• Summary
  • Contents
  • Subject index

Radical Feminism Today offers a timely and engaging account of exactly what feminism is, and what it is not. Author Denise Thompson questions much of what has come to be taken for granted as `feminism' and points to the limitations of implicitly defining feminism in terms of `women', `gender', `difference' or `race//gender//class'. She challenges some of the most widely accepted ideas about feminism and in doing so opens up a number of hitheto closed debates, allowing for the possibility of moving those debates further.


As Hester Eisenstein has pointed out, the feminist concept of ‘difference’ has two aspects to it: differences between the sexes, and differences between and among women. Both aspects have been consistent preoccupations of ‘second-wave’ feminism. That does not mean, however, that ‘the theme of “difference” has been integral to modern feminist thought’, as Eisenstein goes on to assert (Eisenstein, 1985: xv; see also Eisenstein, 1984: passim). On the contrary, far from being ‘integral’ to feminism, the concept of ‘difference’ has too often functioned as a diversionary tactic. Whether the focus is on differences between the sexes, or on differences between and among women, male domination tends to be accorded a subsidiary status or ignored altogether.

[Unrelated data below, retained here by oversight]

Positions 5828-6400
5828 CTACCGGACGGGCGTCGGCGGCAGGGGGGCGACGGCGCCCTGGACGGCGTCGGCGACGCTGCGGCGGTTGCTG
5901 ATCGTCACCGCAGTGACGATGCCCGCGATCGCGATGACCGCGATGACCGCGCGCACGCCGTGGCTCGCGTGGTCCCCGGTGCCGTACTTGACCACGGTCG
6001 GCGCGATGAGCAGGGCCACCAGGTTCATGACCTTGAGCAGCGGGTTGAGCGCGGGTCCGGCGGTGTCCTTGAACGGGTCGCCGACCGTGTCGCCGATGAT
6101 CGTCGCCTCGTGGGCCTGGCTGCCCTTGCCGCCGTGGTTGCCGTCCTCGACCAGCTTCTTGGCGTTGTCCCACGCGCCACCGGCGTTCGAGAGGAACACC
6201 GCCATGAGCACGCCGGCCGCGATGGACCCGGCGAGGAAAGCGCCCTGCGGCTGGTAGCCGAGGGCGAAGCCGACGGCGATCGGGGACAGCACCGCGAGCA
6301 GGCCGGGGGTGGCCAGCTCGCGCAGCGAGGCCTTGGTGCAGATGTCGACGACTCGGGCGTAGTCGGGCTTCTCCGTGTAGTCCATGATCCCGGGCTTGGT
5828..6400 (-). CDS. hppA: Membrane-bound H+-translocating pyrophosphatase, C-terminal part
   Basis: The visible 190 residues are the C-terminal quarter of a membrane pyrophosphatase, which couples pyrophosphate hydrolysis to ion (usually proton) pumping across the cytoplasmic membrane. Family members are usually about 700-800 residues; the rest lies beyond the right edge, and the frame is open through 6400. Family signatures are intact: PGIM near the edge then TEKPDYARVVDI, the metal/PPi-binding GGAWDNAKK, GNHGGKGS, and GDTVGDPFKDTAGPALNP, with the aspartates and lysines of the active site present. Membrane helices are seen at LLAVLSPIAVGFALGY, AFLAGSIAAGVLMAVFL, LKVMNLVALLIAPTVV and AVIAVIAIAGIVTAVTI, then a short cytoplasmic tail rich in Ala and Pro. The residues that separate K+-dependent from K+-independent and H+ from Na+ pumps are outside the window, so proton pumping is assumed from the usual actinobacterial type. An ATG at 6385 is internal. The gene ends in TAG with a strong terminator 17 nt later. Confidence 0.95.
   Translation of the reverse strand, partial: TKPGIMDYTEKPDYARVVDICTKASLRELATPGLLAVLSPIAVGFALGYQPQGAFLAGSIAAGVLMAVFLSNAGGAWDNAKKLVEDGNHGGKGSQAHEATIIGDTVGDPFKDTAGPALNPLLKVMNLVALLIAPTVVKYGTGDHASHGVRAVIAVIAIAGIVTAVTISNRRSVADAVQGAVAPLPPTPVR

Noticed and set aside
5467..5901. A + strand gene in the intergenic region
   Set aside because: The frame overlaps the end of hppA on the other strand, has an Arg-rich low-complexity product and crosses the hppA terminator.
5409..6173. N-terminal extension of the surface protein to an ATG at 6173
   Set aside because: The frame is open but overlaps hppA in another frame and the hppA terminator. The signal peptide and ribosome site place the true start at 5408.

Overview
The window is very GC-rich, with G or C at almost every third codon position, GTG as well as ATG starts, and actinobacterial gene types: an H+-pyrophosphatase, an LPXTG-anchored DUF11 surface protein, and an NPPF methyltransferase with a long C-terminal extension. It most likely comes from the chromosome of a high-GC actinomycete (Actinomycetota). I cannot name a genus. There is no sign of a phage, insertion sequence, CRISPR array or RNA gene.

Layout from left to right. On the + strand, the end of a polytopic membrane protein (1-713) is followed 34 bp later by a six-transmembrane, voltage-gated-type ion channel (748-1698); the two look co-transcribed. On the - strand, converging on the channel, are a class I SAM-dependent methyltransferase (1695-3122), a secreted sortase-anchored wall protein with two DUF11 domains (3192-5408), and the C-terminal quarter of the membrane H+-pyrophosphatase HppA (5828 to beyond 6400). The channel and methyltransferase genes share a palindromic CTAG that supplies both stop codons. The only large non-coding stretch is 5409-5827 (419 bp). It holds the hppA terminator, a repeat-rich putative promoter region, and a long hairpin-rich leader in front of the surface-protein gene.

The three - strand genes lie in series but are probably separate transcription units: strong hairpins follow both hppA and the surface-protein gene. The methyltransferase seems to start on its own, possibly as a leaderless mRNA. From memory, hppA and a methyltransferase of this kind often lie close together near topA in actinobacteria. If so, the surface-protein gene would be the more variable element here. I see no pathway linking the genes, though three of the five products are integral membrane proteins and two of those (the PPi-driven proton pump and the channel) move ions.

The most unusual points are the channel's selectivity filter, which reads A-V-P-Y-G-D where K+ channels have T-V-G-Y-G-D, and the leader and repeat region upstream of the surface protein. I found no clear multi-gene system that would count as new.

In the case of differences between the sexes, male domination ...

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